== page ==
dans le système, ma deuxième question est tout aussi prévisible que ma première. Le gouvernement
peut-il nous confirmer où au juste ont été dépensés les 30 millions reçus du gouvernement pour
traiter des listes d’attente si ce n’est pas pour les réduire?
Hon. Mr. Green: The member opposite speaks of $30 million. This government, this coming fiscal
year, is investing $2.46 billion in health and senior care for the people of this province.
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Mr. Speaker: Order, please.
Hon. Mr. Green: Across this province, in every single region, we are making significant
investments in our health care system. These are investments that are better serving the health needs
of the people of this province and investments that are reducing wait times for surgical procedures.
Again, I go back to the fact that the majority of the people in this province, by a strong
margin—more than 90%—say that they are satisfied with the health care system in New Brunswick.
That is because we are delivering results.
Mr. V. Boudreau: Earlier this week, the member for Kent South said that the budget was spin. That
is exactly what it is. This government proposed $4.4 million to improve surgical access in New
Brunswick. It will work on the development of a computerized registry of all patients awaiting
surgery from the time that they have met their surgeon to the time that they are booked in the
system. What this budget does not talk about is the other wait list that exists between the time that
your family doctor refers you to a specialist or a surgeon and the time that you get to meet that
specialist. In 1993, that took 4.1 weeks to accomplish in New Brunswick, the best time in the
Maritime Provinces.
In 2005, it took three times that, or, more specifically, 12.9 weeks to do the same thing in New
Brunswick, the very worst in the country. The people in need of surgery are waiting to wait in New
Brunswick. We now know that this government is incompetent in addressing the wait times between
surgeons and surgery. What does this government intend to do to address the ever-growing wait lists
between GPs and surgeons in New Brunswick?
Hon. Mr. Green: I am happy to talk about competence. I am happy to talk about a government that,
since 1999, has attracted a net gain of 207 new doctors to this province, many of whom are
specialists. I am happy to talk about a government that delivers a health care system which provides
more New Brunswickers with access to a family doctor than virtually every other province in this
country. Again, this coming fiscal year, $2.46 billion in health and senior care spending is a record
of which to be proud.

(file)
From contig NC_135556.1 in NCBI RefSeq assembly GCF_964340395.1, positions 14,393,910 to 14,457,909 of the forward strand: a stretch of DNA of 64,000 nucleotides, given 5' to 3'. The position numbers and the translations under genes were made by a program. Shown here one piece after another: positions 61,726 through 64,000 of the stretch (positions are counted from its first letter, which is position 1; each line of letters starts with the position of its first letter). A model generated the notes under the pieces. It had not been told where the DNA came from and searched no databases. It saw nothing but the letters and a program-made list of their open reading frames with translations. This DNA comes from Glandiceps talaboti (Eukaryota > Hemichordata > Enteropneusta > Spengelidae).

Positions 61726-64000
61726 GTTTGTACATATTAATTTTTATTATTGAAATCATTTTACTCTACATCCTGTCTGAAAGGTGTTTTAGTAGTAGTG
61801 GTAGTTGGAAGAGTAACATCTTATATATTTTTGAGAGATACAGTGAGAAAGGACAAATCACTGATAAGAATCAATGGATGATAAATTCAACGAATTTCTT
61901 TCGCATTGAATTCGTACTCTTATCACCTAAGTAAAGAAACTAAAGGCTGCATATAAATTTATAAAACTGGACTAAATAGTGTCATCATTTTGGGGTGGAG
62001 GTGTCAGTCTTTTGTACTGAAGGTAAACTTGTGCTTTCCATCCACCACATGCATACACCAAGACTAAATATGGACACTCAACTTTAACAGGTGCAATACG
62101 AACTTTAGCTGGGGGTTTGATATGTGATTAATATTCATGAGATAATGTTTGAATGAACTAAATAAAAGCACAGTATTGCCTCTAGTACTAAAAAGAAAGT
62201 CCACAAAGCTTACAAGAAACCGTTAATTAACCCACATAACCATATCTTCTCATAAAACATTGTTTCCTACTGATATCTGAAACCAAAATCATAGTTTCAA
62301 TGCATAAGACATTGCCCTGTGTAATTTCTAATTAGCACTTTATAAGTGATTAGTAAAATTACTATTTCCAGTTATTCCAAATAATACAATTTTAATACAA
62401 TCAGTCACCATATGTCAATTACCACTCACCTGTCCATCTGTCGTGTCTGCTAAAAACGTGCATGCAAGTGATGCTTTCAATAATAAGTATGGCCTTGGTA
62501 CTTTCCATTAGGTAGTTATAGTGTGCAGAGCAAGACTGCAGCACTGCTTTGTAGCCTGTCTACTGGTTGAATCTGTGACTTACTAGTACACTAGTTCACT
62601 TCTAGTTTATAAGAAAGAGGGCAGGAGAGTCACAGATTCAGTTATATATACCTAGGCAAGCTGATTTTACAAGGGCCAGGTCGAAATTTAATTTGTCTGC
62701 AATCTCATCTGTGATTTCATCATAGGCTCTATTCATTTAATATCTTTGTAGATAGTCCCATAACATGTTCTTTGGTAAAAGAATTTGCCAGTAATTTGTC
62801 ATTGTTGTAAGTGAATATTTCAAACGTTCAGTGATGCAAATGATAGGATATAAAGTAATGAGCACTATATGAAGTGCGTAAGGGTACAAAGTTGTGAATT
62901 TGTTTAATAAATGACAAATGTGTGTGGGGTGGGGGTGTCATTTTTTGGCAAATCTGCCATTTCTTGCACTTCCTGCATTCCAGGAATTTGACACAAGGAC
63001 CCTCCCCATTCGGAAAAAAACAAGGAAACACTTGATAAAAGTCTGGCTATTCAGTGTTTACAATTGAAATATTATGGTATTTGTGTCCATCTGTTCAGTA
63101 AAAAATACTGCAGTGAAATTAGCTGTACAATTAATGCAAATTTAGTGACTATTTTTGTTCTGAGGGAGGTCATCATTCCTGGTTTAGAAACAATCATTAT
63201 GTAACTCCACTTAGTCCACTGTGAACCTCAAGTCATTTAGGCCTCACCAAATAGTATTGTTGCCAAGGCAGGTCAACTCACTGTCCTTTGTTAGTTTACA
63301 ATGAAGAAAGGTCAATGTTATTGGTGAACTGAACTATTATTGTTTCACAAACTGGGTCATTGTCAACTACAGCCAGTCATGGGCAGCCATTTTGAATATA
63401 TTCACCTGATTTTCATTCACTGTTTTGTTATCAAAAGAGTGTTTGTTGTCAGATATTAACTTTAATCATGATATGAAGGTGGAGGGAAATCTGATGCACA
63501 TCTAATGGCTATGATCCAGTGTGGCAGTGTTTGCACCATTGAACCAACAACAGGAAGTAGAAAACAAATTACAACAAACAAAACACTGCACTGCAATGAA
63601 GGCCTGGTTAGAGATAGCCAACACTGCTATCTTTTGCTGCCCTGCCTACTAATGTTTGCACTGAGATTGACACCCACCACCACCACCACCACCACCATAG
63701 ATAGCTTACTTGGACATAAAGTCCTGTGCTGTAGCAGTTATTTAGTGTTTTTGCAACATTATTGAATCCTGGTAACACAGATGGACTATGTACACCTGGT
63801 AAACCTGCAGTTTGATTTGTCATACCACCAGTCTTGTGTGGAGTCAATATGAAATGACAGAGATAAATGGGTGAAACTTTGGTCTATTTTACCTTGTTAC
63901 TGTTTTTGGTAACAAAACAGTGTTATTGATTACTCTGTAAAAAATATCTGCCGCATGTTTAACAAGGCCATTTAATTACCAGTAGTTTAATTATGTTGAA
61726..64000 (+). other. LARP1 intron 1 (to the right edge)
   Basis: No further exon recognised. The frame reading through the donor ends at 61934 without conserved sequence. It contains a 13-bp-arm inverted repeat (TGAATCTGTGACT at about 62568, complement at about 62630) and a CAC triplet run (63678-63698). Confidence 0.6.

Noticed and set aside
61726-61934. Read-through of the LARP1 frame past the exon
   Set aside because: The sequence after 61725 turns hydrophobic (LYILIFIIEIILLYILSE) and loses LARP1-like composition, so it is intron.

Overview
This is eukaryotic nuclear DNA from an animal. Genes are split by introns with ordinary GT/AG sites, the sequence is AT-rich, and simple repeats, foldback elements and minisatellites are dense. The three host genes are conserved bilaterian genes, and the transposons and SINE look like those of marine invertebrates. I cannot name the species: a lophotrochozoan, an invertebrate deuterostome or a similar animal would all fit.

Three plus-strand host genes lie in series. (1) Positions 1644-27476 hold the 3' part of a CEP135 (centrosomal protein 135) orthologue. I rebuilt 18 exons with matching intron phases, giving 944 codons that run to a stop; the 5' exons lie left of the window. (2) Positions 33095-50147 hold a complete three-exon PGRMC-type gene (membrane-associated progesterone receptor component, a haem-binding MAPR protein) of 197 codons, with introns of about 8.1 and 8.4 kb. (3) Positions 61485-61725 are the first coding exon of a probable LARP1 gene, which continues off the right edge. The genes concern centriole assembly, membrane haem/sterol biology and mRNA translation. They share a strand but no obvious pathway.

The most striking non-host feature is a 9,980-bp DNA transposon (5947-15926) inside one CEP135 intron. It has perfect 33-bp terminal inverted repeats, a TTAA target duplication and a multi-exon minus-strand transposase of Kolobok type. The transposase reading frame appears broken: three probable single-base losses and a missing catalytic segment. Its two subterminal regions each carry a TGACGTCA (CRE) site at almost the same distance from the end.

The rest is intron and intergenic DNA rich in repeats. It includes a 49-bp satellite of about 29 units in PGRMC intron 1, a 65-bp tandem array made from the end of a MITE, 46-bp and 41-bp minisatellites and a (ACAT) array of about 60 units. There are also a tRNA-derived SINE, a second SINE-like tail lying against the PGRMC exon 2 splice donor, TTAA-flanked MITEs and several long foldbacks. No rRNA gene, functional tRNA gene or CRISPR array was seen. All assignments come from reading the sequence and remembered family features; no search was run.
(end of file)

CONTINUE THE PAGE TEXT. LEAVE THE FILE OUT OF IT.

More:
Aide au revenu
M. Landry : Ma question s’adresse à la ministre des Services familiaux et communautaires.
Cependant, avant de poser ma question, je voudrais vous féliciter, Monsieur le président, pour le
poste que vous avez su si grandement atteindre. Je pense que cela donne espoir aux petites gens
ordinaires du Nouveau-Brunswick, comme vous et moi en parlons habituellement. Cela leur donne
espoir. Cependant, quand on regarde le budget présenté mardi dernier, ces mêmes gens bénéficiaires
de l’aide au revenu, les gens qui ne peuvent pas suivre le système… Comme le ministre des
Finances le dit, le meilleur outil pour ces gens est la formation. Il y a quand même des gens au
Nouveau-Brunswick qui ne pourront jamais suivre le système. J’ai entendu le député de TracadieORAL
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Sheila dire, dans un même élan mercredi dernier, que les plus démunis de la province étaient
contents du budget.
Madame la ministre, ma question est ceci : Les gens de la région de Tracadie-Sheila, de Centre-
Péninsule et du Nouveau-Brunswick — ceux qui sont bénéficiaires de l’aide au revenu — ne sont
pas contents de ce budget car il ne contient aucune annonce pour eux. Comment avez-vous pu, en
tant que ministre des Services familiaux et communautaires, laisser ce gouvernement présenter un
budget qui n’a rien pour les bénéficiaires de l’aide au revenu?
L’hon. M Dubé : On voit encore que le député d’en face s’amuse à lancer me er des chiffres en l’air et
à dire qu’il n’y a rien dans le budget. Je me demande s’il a écouté attentivement mon collègue, le
ministre des Finances, faire des annonces dans différents secteurs. Ce budget-ci a des choses pour
les gens les plus démunis. Différents services seront aussi ajoutés. Nous en présenterons encore dans
mes prévisions budgétaires. Il y a une augmentation en ce qui a trait à l’aide au revenu. Il y a de
l’aide en ce qui a trait à l’électricité.
017 11:15
Il y a certainement une augmentation au niveau de l’aide au revenu et une aide pour aider les gens
avec leur facture d’électricité, leur chauffage et leur logement. Je pourrais continuer en nommant
la formation, le transport et j’en passe.
On peut voir, d’après les chiffres de la province, qu’il y a une nette réduction du nombre de gens qui
recevaient de l’aide sociale. Il y a maintenant de plus en plus de gens qui sont sur le marché du
travail. Pour ce qui est des plus démunis, nous avons le devoir de les aider, et c’est exactement avec
le gouvernement de Bernard Lord que nous le faisons.
M. Landry : Comme ça, Madame la ministre, vous seriez prête à me donner des chiffres, car je n’en
ai mentionné aucun. Je demanderais ceci à la ministre : Avec ce présent budget, combien d’argent
les gens auront-ils pour acheter leur épicerie pour nourrir leurs enfants? Dites-moi combien d’argent
de plus ces gens auront pour nourrir leurs enfants?
L’hon. Mme Dubé : Cela me fait plaisir de répondre à la question, et je pense qu’on s’entend sur une
chose : nous avons besoin de venir en aide aux gens les plus démunis. C’est ce que nous faisons, et
ce, de front avec différents secteurs. On arrive à leur aide. Premièrement, nous augmentons leur